Book review: The Magic of Terry Pratchett

A former local journalist who later moved into public relations, Terry Pratchett grew from being a cult comic fantasy author in the 1980s to becoming the bestselling author in the UK of all in the 1990s. Biographer Marc Burrows does an excellent job detailing the prolific Discworld and Good Omens author’s busy life and extensive back catalogue – no mean feat as the Discworld series alone comprises 41 novels – successfully emulating Pratchett’s own literary style as he does so, with numerous witty footnotes throughout. Burrows also details the progress of the Alzheimer’s disease which sadly blighted Pratchett’s final years leading to his death in 2015, aged 66.

I spotted only one mistake: Pratchett never reported on the assassination of Egyptian President Nasser as this event never happened. Perhaps the author meant Sadat? At any rate, this should not detract from Burrows’ achievement. Apparently, Pratchett’s official biography has not been written yet. Whoever writes it will have their work cut out surpassing this.

Book review: The Magic of Terry Pratchett, by Marc Burrows. Published by Pen and Sword. White Owl (2020)

Book review: The Manningtree Witches, by A.K. Blakemore

England. The county of Essex. The 1640s. And as the war between King and Parliament rages around them, the women of Manningtree are confronted by a new threat in the form of the charismatic young witchfinder, Matthew Hopkins. This new novel from A.K. Blakemore based on the notorious real-life set of incidents does an expert job of recreating the atmosphere of fear, superstition, envy, religious zealotry and extreme misogyny which precipitated this chilling chain of events.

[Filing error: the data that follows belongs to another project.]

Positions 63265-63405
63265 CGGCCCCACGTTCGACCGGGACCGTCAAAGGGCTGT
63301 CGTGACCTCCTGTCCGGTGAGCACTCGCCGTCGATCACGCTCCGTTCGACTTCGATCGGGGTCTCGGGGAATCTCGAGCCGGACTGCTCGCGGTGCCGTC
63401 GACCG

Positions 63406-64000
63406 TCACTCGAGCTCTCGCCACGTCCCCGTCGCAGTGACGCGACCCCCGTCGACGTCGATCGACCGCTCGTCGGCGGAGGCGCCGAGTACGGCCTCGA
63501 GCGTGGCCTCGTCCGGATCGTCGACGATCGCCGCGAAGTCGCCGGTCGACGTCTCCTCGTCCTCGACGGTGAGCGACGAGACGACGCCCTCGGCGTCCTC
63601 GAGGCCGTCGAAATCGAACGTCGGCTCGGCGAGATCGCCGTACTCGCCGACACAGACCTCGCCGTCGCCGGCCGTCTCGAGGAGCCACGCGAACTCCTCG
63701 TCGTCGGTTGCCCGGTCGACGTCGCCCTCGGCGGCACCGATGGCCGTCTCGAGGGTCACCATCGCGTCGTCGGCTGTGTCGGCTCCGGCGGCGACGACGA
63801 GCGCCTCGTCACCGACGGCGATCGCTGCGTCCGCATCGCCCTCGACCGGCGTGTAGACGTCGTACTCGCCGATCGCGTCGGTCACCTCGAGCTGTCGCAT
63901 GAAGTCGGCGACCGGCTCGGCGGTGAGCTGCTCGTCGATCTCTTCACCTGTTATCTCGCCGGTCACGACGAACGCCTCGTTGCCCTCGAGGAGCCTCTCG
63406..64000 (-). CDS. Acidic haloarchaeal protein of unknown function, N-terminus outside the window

The Manningtree Witches, by A.K. Blakemore. Published by: Granta.

Terrors of a 1980s childhood!


Let me be clear: I did not have a traumatic childhood. I was born into a stable and happy family environment in East Anglia in the late Seventies. Yes, I once fell down the steps of a mock saloon in the Wild West zone of the Isle of Wight’s Blackgang Chine in 1983. A dog also once chased me in the nearby park causing me to fall off my BMX. But aside from these incidents, almost nothing bad ever happened to me at all.

I was, however, undoubtedly a nervous child, thanks in no small measure to the following phantoms, mostly conjured up by the mass media:



This is an odd one, I admit. My mother insists that I was unable to watch the children’s programme ‘You And Me’, not because there was a puppet of a squirrel hosting it. No. It was because the other puppet was a crow.

And she is right. I remember being afraid of actual crows too, not liking the noise they made and vaguely associating them with my other great fear: witches. Despite this, I don’t remember having the same fear of cats (and I am allergic to them) even though witches are pretty keen on them too. In practice, I got over my crowphobia and have never had any practical issues with the crow community, not even the racist ones in the film Dumbo. In 2008, a squirrel did fall out of a tree and came within inches of landing on my head on a street in Cheltenham, however, so perhaps my fear was a bit misdirected.

crow, carrion 05-26 SCOT


I had a very real and recurring fear of witches, particularly the green skinned, hook nosed and black hatted variety. I’m not really clear where this fear came from but I had recurrent nightmares featuring a regular cast of seemingly made-up witch characters throughout my early childhood (the head witch had white skin and hair, for example). I never had a problem with Meg and Mog though or the Worst Witch (who is more like an early Harry Potter than a witch anyway). I also later enjoyed Roald Dahl’s ‘The Witches’ although like most people found the transformation scene in the Nic Roeg film a bit scary. I still do.